Hungary’s Constitutional Court struck down a law that stripped at least 17 churches of state recognition in the latest defeat for Premier Viktor Orban’s drive to overhaul the country’s laws and institutions.
The justices said giving lawmakers the exclusive right to determine whether a church meets criteria for state recognition makes the regulation prone to politicized decisions and fails to provide for legal redress, according to the ruling posted on the Budapest-based court’s website today.
Since winning elections in 2010 with an unprecedented two-thirds majority, Orban pushed through a new constitution over opposition protests and extended his influence over independent institutions such as the judiciary, while overhauling basic laws ranging from labor to elections.
To narrow justices’ room for interpretation, Orban’s party has proposed barring the high court from citing rulings and reasonings previous to the new constitution. Decisions cited legislation dating back to the 19th century defending judicial independence in striking down a law that forced hundreds of judges into early retirement.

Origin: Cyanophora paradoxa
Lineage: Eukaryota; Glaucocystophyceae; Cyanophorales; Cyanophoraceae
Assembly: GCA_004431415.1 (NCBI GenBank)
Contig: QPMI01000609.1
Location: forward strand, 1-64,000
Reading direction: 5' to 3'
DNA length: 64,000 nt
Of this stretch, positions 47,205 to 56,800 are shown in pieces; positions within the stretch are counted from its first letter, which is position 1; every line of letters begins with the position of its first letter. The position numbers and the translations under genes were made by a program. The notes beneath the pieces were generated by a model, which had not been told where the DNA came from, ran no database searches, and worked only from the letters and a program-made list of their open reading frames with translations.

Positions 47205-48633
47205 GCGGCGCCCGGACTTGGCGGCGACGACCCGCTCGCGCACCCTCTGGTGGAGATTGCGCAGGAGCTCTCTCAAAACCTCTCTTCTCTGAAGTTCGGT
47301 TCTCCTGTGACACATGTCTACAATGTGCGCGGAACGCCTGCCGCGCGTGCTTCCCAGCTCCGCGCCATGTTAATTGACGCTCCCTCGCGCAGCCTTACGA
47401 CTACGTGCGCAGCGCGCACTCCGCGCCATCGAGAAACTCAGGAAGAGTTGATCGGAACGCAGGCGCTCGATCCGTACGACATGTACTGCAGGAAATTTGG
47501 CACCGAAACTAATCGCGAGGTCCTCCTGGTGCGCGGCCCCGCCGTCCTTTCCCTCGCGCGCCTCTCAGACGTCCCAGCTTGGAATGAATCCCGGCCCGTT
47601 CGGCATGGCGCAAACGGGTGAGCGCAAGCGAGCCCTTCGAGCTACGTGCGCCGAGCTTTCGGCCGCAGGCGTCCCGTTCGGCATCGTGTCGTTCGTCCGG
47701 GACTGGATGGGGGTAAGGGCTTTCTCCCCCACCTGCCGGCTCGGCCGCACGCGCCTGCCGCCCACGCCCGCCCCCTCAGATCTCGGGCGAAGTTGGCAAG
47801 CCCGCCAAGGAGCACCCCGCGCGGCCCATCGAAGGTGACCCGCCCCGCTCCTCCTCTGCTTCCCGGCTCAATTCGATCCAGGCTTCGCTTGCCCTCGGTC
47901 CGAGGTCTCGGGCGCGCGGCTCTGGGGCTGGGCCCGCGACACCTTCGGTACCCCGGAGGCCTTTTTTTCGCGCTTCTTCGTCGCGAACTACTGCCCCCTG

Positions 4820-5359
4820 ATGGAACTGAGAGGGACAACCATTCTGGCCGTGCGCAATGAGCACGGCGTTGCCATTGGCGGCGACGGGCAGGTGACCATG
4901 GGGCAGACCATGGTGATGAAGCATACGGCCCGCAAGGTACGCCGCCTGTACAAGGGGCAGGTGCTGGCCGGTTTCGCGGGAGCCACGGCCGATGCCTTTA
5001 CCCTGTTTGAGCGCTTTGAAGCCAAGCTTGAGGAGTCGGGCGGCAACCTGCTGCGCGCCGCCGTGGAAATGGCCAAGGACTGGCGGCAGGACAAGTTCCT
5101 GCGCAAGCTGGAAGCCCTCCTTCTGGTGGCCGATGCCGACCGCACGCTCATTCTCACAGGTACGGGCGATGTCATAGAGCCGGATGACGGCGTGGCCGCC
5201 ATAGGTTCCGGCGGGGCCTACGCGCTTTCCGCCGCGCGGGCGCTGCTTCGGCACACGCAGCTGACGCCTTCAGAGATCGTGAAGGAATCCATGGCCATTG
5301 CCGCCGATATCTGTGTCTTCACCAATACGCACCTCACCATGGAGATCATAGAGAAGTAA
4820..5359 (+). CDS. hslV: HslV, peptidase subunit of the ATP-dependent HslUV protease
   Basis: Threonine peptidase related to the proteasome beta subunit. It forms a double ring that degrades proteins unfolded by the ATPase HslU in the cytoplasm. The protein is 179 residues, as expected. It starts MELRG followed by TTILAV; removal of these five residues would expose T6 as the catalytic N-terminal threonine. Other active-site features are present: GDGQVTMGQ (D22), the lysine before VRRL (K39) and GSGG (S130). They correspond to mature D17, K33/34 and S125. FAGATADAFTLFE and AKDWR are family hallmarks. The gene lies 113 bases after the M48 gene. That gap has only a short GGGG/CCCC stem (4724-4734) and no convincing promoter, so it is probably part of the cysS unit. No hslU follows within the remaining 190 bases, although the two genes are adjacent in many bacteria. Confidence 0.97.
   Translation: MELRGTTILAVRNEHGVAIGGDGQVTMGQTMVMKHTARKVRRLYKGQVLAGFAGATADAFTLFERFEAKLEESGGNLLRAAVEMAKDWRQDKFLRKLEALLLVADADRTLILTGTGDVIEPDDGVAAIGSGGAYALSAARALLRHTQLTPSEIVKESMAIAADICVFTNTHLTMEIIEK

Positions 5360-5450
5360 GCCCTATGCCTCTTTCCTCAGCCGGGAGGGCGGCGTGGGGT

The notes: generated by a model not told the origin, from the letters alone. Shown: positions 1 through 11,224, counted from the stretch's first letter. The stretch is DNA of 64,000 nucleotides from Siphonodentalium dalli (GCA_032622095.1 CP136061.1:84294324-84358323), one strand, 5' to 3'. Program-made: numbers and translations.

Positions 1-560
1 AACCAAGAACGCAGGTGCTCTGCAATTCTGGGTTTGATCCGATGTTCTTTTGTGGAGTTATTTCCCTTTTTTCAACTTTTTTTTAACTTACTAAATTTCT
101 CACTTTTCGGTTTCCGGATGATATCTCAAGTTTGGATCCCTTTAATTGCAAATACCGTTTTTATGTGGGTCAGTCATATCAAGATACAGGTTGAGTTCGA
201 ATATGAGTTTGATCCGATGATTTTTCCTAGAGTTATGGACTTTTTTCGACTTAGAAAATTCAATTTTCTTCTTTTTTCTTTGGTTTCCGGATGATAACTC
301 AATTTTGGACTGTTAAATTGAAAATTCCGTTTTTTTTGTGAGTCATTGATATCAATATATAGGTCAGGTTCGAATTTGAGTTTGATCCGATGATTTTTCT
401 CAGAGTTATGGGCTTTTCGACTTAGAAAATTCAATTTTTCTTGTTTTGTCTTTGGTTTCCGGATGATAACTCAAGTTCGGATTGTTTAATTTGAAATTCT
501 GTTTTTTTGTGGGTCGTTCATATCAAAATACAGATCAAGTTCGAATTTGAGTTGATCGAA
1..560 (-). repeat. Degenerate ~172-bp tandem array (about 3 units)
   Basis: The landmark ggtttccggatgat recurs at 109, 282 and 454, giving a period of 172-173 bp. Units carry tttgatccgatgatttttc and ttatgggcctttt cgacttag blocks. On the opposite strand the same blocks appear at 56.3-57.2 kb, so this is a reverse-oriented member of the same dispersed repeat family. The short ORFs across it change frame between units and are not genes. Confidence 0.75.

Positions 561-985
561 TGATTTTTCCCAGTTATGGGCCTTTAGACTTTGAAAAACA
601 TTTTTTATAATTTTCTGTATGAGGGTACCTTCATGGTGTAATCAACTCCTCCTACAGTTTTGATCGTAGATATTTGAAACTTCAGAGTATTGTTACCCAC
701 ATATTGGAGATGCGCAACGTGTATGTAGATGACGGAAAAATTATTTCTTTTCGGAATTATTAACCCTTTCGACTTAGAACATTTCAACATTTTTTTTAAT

A constitutional amendment proposed by Orban’s ruling Fidesz party earlier this month includes allowing limits on campaign ads outside of public media, giving the chief prosecutor the right to pick judges for cases, restricting the definition of a family to marriage and criminalizing the homeless who live on the streets -- all laws the court voided in recent rulings.
“We have to be cautious so that we don’t give the appearance that there is a prestige or political dispute between the Constitutional Court and the executive or Parliament,” Orban said in a HirTV interview yesterday. “I urge everyone to be cautious.”
Last month, the court struck down a mandatory voter-registration law that would have “unduly” limited the right to vote in 2014 elections. Last week, the court voided a ban on Nazi and communist symbols, saying the law prohibiting them was “too general and insufficiently clear.”